Time To Tweak Code Compliance

Wildlife Habitats could see reprieve with revisions

Are the Wildlife Habitat wars nearly over? Maybe. On Aug. 4, the Austin City Council instructed City Manager Marc Ott to revise how the Code Compliance Department deals with yards designed to attract native species and animals back into the city. That's a relief to Laura Croteau, a Coronado Hills homeowner who cultivated her yard to make it a certified Wildlife Habitat, only to have city Code Compliance staff rule that it violated city right-of-way ordinances and cut down a large swath of bushes (see "From Shrub to Nub," July 8).

The resolution, sponsored by Council Member Mike Mar­tin­ez, struck directly to the core of the issue. "What might be considered 'weeds' or 'unsightly' by some residents, Code Enforcement Officers or the director of the Solid Waste Services is actually an integral part of providing suitable wildlife habitat," the resolution states. Both Mayor Lee Leffingwell and Council Mem­ber Chris Riley had been watching the matter (it was Leffingwell who sponsored a 2007 resolution instructing then-City Manager Toby Futrell to get the city certified as a National Wildlife Federation Community Wildlife Habitat Site). Both offices echoed the long-running concern that the complaint-driven nature of the Code Compliance system can end up dragging the city into neighborhood feuds. A recent glut of citations against artists' workshops (see "East Austin Studio De-Tour," July 15) and an outbreak of violation letters against Fairview neighborhood homeowners for unpermitted construction (much of it completed before the current residents bought their houses) seem to illustrate the potential problems. Staff said they're expecting Ott's recommendations within 60 days, but this still leaves Croteau wondering what the city may demand from her before any new rules are adopted. On Aug. 8, four days after council adopted the resolution, she received another visit from a Code Compli­ance officer, who talked to her about cutting back her mountain laurel. Riley's staff said they had been assured by Code Compliance that their officers will try to avoid any further changes to Croteau's yard that would endanger healthy plants during the drought. Moreover, Croteau said they shouldn't be looking at her laurels at all. She measured them and found they were more than 40 feet from the corner, and thus outside of the distance covered by existing ordinances. It could be a long 60 days.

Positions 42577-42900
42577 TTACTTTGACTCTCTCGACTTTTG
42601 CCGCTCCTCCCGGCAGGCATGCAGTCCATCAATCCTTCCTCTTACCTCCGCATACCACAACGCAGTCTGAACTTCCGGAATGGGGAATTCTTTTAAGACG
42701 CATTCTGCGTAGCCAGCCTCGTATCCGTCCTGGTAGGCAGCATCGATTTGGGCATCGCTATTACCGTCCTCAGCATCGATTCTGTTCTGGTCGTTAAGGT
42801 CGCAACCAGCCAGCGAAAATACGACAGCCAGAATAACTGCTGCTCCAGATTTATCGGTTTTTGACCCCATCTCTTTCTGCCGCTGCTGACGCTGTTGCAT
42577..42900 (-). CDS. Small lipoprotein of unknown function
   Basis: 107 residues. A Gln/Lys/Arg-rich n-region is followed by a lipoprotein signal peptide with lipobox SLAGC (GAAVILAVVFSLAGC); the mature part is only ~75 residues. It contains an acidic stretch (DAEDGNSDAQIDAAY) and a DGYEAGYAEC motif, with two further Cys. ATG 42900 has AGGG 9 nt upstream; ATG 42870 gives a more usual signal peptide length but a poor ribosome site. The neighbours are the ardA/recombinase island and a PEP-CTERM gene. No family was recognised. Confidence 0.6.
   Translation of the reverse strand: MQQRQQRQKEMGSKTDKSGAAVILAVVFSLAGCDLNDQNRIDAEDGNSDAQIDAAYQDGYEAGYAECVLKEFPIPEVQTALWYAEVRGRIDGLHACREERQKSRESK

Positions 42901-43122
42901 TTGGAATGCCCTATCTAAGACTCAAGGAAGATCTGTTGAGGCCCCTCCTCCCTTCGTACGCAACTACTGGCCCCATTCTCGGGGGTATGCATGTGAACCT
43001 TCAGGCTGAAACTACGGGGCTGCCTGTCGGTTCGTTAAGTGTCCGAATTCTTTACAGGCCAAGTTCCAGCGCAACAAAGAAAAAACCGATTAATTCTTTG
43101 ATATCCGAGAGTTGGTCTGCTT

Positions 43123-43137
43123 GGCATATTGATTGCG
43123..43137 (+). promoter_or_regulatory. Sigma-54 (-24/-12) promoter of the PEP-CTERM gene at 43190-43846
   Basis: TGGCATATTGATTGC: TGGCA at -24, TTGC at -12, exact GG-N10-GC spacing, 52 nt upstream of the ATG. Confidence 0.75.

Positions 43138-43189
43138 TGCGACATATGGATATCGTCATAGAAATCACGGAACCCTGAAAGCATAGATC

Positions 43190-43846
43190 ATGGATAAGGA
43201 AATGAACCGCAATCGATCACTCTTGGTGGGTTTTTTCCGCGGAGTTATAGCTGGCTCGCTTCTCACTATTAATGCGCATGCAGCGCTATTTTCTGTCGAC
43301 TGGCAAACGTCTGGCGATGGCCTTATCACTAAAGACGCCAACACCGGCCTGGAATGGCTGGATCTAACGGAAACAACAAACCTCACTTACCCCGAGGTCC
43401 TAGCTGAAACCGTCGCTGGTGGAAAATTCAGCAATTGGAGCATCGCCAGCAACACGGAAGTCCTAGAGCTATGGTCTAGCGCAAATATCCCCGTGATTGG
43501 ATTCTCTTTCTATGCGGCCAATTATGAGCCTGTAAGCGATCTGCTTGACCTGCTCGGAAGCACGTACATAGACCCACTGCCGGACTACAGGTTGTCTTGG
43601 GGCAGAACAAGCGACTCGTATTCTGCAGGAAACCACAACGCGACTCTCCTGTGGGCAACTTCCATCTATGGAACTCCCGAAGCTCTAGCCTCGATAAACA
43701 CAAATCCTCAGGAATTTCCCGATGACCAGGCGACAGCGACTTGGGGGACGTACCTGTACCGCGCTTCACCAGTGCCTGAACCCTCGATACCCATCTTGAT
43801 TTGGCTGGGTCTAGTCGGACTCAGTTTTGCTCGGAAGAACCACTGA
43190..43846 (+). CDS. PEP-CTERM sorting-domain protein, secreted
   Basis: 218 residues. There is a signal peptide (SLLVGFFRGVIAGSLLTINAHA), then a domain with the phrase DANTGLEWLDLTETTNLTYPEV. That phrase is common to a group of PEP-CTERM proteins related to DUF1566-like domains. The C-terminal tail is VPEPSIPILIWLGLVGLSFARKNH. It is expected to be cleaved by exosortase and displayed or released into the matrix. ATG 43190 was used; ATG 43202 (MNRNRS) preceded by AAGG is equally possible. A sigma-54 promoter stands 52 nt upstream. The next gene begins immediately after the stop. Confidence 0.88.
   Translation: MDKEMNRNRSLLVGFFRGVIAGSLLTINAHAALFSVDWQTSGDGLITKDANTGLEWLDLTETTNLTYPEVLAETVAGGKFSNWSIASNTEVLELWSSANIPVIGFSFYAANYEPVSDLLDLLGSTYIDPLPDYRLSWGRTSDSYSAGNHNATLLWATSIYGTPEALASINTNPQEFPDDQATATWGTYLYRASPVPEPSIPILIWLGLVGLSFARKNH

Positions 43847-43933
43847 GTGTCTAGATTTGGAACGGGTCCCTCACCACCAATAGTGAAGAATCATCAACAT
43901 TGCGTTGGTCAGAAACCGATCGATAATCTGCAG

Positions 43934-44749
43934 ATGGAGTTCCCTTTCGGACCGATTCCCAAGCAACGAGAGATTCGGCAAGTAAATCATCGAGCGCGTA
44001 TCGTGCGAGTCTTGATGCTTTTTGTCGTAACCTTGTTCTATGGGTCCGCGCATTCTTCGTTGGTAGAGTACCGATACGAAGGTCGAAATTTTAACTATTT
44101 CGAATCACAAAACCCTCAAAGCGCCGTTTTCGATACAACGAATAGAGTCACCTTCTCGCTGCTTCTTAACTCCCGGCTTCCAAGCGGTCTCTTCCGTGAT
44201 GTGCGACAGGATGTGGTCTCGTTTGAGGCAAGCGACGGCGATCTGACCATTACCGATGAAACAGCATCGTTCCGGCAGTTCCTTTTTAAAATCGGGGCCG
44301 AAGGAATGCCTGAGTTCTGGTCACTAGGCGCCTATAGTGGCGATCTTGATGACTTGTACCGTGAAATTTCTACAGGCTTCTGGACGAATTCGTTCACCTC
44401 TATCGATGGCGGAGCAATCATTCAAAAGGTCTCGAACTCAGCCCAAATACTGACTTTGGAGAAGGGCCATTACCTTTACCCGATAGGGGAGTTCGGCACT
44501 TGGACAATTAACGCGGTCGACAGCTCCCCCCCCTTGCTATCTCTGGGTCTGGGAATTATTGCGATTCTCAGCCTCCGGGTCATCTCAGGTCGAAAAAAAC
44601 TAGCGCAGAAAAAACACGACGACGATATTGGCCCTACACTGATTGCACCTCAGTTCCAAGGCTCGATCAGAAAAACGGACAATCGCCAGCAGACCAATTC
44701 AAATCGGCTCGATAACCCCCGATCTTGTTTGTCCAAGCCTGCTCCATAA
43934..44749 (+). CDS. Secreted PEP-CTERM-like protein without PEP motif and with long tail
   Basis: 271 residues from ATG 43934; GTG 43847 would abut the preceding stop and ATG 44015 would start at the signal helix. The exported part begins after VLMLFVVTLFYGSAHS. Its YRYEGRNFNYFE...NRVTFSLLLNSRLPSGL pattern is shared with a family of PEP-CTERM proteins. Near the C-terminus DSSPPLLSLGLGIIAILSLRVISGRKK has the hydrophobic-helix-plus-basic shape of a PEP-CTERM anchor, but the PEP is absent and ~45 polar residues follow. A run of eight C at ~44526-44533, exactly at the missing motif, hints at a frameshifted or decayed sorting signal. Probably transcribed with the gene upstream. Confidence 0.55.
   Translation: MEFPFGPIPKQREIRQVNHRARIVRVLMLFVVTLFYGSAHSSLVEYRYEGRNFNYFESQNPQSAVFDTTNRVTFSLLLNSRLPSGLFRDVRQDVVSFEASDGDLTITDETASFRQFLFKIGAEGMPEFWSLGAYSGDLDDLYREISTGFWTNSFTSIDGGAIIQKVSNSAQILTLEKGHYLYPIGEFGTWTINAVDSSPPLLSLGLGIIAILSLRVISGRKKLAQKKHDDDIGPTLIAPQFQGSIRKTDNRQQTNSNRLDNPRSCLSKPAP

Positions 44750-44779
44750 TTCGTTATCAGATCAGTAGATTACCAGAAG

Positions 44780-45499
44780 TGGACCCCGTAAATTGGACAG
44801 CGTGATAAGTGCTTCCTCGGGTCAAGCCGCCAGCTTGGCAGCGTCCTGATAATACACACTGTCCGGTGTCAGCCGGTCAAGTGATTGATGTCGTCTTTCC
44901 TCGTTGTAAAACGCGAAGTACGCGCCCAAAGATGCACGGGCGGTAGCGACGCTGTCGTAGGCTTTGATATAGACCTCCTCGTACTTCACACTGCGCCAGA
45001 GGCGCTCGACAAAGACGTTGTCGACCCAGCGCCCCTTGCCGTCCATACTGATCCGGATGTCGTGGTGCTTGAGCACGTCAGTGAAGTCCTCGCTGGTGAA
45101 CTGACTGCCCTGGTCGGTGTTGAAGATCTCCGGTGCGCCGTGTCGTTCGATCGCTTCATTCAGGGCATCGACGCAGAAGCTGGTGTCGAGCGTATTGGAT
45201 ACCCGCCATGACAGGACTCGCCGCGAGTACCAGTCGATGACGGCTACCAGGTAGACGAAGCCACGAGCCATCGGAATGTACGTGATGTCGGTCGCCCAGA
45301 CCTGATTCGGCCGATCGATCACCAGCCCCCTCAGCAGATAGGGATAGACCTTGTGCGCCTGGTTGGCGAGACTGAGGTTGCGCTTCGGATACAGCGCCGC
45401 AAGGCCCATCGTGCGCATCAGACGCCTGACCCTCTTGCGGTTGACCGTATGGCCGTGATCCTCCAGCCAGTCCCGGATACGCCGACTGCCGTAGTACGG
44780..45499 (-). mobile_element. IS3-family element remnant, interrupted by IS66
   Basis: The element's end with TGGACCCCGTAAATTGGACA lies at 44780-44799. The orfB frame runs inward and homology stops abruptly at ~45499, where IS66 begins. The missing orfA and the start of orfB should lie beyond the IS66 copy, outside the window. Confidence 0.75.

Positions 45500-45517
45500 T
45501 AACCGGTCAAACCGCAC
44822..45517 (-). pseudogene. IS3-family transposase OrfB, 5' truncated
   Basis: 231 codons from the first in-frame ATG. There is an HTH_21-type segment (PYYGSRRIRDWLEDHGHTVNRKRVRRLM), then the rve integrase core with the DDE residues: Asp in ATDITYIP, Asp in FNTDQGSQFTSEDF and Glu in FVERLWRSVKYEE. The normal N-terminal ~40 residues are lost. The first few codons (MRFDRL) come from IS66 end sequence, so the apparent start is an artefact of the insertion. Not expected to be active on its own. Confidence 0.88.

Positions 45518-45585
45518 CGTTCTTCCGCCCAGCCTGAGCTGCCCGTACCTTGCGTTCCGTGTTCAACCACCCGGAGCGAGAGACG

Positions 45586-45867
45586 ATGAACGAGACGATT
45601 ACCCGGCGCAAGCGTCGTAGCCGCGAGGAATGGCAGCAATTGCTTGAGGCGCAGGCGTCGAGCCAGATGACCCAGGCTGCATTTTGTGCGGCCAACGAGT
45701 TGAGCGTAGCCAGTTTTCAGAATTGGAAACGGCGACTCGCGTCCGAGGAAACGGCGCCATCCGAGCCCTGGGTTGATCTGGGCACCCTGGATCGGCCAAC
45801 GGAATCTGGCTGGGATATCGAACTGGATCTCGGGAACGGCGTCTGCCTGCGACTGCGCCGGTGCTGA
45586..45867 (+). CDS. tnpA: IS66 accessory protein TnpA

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KEYWORDS FOR THIS STORY

Code Compliance, Wildlife Habitat, Laura Croteau

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